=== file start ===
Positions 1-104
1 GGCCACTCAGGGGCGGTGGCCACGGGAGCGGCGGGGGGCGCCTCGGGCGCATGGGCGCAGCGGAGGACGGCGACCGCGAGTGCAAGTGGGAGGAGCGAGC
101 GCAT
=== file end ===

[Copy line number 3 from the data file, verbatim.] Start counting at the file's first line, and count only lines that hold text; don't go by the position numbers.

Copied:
101 GCAT